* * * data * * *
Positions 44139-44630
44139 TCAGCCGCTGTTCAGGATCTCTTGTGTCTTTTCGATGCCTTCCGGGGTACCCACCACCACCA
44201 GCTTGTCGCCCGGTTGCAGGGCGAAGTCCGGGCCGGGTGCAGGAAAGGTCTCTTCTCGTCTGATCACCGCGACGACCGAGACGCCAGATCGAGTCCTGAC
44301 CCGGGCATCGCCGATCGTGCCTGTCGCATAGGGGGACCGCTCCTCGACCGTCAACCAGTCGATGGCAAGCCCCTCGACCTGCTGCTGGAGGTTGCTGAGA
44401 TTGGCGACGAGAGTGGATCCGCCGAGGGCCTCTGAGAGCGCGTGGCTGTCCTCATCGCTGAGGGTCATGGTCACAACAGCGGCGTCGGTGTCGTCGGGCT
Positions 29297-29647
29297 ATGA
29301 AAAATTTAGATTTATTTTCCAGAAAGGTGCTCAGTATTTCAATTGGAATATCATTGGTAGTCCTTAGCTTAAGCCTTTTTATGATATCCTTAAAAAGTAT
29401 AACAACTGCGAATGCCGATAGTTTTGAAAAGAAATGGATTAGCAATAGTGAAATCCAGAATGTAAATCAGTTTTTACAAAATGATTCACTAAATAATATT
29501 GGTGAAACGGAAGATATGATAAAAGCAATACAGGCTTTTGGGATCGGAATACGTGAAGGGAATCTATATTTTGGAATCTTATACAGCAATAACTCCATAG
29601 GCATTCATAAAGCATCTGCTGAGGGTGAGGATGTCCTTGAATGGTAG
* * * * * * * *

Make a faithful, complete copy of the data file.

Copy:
Positions 44139-44630
44139 TCAGCCGCTGTTCAGGATCTCTTGTGTCTTTTCGATGCCTTCCGGGGTACCCACCACCACCA
44201 GCTTGTCGCCCGGTTGCAGGGCGAAGTCCGGGCCGGGTGCAGGAAAGGTCTCTTCTCGTCTGATCACCGCGACGACCGAGACGCCAGATCGAGTCCTGAC
44301 CCGGGCATCGCCGATCGTGCCTGTCGCATAGGGGGACCGCTCCTCGACCGTCAACCAGTCGATGGCAAGCCCCTCGACCTGCTGCTGGAGGTTGCTGAGA
44401 TTGGCGACGAGAGTGGATCCGCCGAGGGCCTCTGAGAGCGCGTGGCTGTCCTCATCGCTGAGGGTCATGGTCACAACAGCGGCGTCGGTGTCGTCGGGCT
Positions 29297-29647
29297 ATGA
29301 AAAATTTAGATTTATTTTCCAGAAAGGTGCTCAGTATTTCAATTGGAATATCATTGGTAGTCCTTAGCTTAAGCCTTTTTATGATATCCTTAAAAAGTAT
29401 AACAACTGCGAATGCCGATAGTTTTGAAAAGAAATGGATTAGCAATAGTGAAATCCAGAATGTAAATCAGTTTTTACAAAATGATTCACTAAATAATATT
29501 GGTGAAACGGAAGATATGATAAAAGCAATACAGGCTTTTGGGATCGGAATACGTGAAGGGAATCTATATTTTGGAATCTTATACAGCAATAACTCCATAG
29601 GCATTCATAAAGCATCTGCTGAGGGTGAGGATGTCCTTGAATGGTAG